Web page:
How Maryland’s Total Cost Of Care Model Has Helped Hospitals Manage the COVID-19 Stress Test (Health Affairs Blog, October 7, 2020)
By Chris L. Peterson and Dale N. Schumacher
As the COVID-19 pandemic emerged, hospitals have been the centers of care for patients. Maryland’s unique Total Cost of Care model has helped hospitals manage the peaks and troughs of care and reimbursement. “We believe the COVID-19 pandemic represents an important opportunity to assess this global budget model under stress—with implications for future health care financing.”
“How Maryland’s Total Cost Of Care Model Has Helped Hospitals Manage The COVID-19 Stress Test,” Health Affairs Blog, October 7, 2020.DOI: 10.1377/hblog20201005.677034
By Dale N. Schumacher, MD, MPH
The Maryland Total Cost of Care (TCOC) program, one of the nation’s most innovative advanced alternative payment (APM) models, has entered year two. Finance leaders across the nation can benefit from a closer look at how this state-level program works and its implications for the future direction of healthcare financing nationwide.
Under the TCOC program, for the first time, a state under a global budget is accountable for the total cost of care of all Medicare fee-for-service beneficiaries. The program warrants finance leaders’ attention because the innovative way it addresses the challenge of reining in the rising costs of nation’s healthcare system: All Medicare fee-for-service beneficiaries must be attributed to primary care physicians and/or a hospital —whether or not the beneficiary has received services that year. Competing hospitals and systems form geographically based networks to ensure regional and statewide coverage. The Medicare performance adjustment (MPA) tracks each hospital’s total cost of care with a 1% upside or downside incentive. To the extent the program is successful, it could provide a basis for future Medicare reform nationwide.
With its second year, the program has seen its first round of annual update factors and annual performance adjustments. Here we provide a review of the essential elements of this major financing and policy initiative, which is a transformation from Maryland’s earlier hospital All-Payer Model (svee the sidebar on page 54 for details on the evolution of the TCOC Program).
See additional details of essential TCOC elements in full blog article.
In 2017 Rockburn Institute partnered with Wolters Kluwer to study the effectiveness of Lippincott Solutions and Lippincott Advisor – two evidence-based clinical decision support tools for nurses at the point-of-care. The study looked at the many aspects of the Value Based Purchasing (VBP) measure used to assess hospitals care of Medicare beneficiaries. We analyzed three years of data for approximately 3,000 hospitals.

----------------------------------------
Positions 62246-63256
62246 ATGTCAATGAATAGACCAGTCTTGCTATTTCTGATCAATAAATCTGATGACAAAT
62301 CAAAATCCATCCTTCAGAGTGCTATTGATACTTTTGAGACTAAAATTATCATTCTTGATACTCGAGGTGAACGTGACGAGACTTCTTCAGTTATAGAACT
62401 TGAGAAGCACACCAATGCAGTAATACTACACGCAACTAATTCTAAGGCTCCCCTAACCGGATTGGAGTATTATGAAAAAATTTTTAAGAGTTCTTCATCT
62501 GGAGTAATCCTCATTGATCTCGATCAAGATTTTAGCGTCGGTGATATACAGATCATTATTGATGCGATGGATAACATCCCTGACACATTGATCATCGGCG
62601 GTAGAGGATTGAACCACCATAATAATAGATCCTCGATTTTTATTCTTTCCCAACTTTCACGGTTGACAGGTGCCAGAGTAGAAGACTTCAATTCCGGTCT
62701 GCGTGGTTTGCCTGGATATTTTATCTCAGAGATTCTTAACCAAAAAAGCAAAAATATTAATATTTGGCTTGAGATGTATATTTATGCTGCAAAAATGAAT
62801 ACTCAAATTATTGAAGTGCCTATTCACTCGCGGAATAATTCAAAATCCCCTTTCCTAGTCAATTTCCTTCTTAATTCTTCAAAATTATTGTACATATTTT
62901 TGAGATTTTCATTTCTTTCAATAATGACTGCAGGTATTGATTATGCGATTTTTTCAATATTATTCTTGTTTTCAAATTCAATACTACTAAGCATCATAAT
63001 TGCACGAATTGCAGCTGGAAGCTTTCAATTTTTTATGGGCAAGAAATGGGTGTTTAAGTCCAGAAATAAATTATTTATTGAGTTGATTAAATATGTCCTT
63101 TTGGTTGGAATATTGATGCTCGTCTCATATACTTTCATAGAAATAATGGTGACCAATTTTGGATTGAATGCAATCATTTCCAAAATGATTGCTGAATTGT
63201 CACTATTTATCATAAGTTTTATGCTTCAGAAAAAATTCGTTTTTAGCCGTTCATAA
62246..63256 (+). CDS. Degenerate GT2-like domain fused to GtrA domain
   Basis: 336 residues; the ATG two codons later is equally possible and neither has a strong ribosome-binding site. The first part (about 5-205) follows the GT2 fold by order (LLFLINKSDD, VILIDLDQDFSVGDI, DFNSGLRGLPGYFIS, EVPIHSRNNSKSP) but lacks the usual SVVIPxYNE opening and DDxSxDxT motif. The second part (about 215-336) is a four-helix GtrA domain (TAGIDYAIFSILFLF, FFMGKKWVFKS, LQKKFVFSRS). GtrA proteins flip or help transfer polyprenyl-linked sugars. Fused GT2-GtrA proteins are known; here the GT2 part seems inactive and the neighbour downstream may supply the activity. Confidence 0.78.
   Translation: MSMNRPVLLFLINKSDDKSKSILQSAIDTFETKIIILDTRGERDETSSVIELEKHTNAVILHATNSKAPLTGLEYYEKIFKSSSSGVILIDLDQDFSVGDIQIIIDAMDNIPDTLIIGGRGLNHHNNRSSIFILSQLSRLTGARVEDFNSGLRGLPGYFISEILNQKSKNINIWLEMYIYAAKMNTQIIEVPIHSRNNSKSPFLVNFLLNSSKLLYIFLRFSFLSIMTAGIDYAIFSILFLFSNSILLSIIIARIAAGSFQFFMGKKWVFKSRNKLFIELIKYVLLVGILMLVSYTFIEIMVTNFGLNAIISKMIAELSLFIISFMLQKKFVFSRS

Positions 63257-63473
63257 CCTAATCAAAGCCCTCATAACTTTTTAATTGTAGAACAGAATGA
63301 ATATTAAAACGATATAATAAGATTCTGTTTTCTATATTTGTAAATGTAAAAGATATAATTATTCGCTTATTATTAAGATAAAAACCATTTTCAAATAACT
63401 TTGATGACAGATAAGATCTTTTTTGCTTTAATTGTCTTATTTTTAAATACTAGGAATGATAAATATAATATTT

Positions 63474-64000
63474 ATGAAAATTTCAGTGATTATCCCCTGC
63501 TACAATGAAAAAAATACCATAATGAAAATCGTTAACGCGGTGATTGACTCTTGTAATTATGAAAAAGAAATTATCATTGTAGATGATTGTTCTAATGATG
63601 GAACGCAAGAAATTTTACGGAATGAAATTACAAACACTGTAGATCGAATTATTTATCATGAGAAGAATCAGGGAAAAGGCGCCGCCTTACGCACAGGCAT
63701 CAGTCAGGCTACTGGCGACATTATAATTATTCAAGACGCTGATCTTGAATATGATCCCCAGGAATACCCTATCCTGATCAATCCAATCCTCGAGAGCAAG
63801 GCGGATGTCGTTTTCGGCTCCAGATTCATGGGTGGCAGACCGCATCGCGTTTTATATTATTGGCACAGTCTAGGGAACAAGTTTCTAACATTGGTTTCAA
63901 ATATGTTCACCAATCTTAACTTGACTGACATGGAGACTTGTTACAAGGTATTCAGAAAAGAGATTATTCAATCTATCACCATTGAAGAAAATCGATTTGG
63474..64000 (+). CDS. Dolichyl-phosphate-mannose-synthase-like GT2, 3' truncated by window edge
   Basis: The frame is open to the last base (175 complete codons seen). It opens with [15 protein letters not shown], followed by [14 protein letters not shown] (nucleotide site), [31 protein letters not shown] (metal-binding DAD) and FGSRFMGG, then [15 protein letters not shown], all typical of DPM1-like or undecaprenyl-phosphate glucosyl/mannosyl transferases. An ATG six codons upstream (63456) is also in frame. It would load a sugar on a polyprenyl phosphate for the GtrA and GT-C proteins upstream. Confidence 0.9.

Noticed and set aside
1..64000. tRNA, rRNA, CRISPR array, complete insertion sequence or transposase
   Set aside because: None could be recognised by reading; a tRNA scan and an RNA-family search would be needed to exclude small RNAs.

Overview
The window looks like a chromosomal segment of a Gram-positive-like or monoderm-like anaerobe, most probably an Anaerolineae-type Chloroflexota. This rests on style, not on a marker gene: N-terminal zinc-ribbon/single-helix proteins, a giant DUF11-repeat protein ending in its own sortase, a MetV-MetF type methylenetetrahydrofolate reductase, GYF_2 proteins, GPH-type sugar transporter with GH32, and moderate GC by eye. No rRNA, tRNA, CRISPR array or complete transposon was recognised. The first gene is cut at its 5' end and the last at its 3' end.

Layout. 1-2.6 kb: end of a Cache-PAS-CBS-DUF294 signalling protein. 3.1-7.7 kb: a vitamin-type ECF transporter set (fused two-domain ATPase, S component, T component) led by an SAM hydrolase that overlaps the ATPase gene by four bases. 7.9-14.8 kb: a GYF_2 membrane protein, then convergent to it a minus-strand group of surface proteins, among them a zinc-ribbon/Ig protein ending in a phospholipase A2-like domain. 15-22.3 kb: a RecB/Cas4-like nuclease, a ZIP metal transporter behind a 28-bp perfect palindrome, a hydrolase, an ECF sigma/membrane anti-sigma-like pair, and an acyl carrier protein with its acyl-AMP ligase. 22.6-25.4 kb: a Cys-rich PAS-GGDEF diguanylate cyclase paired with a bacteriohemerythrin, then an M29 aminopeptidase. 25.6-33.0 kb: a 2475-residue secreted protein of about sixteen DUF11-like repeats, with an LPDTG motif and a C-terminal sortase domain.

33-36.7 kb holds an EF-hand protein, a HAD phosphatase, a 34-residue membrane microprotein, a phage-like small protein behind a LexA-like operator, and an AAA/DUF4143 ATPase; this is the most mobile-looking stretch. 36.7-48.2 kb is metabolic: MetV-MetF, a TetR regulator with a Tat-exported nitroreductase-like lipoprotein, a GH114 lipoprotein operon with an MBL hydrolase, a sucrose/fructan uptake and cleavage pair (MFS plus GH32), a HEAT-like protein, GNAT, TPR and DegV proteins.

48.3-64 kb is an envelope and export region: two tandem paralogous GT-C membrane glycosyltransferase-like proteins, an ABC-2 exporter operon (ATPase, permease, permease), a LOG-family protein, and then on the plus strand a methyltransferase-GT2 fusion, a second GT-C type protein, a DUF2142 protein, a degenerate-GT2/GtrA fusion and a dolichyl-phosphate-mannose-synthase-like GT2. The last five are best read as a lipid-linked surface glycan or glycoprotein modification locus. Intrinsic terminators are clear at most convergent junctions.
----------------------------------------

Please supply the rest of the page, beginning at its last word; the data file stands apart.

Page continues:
By Dale N. Schumacher and Fern E. Nerhood
“Medicare spending per beneficiary (MSPB) performance rates can have a dramatic impact on a healthcare organization’s financial picture… Hospitals that have deteriorating MSPB scores are missing out on up to 25 percent of their potential VBP incentive payments.”
We analyzed four years of MSPB data to determine which hospitals have sustained improvement or deterioration for 1, 2, or 3 years. Do you know where your hospitals fall on the graph?
By Dale N. Schumacher
Decodes two years of a hypothetical hospital’s MSPB data and discusses how to use CMS reports to find opportunities.
By Dale N. Schumacher, M.D., Len Felgner, Eric D. Dobkin, M.D., Fern E. Nerhood, Margaret W. Paroski, M.D.
A hospital can achieve both clinical and financial performance improvements by decoding its MSPB data. Hospitals can use the MSPB data provided to them by CMS to improve their performance. The process of decoding and analyzing MSPB data involves:
- Analyzing MSPB measures by patient, major diagnostic category, and physician
- Understanding the technical aspects of the data
- Creating MSPB 30-day care pathways to identify episode variations and opportunities for joint clinical and financial scrutiny
Rockburn Institute 410-796-4554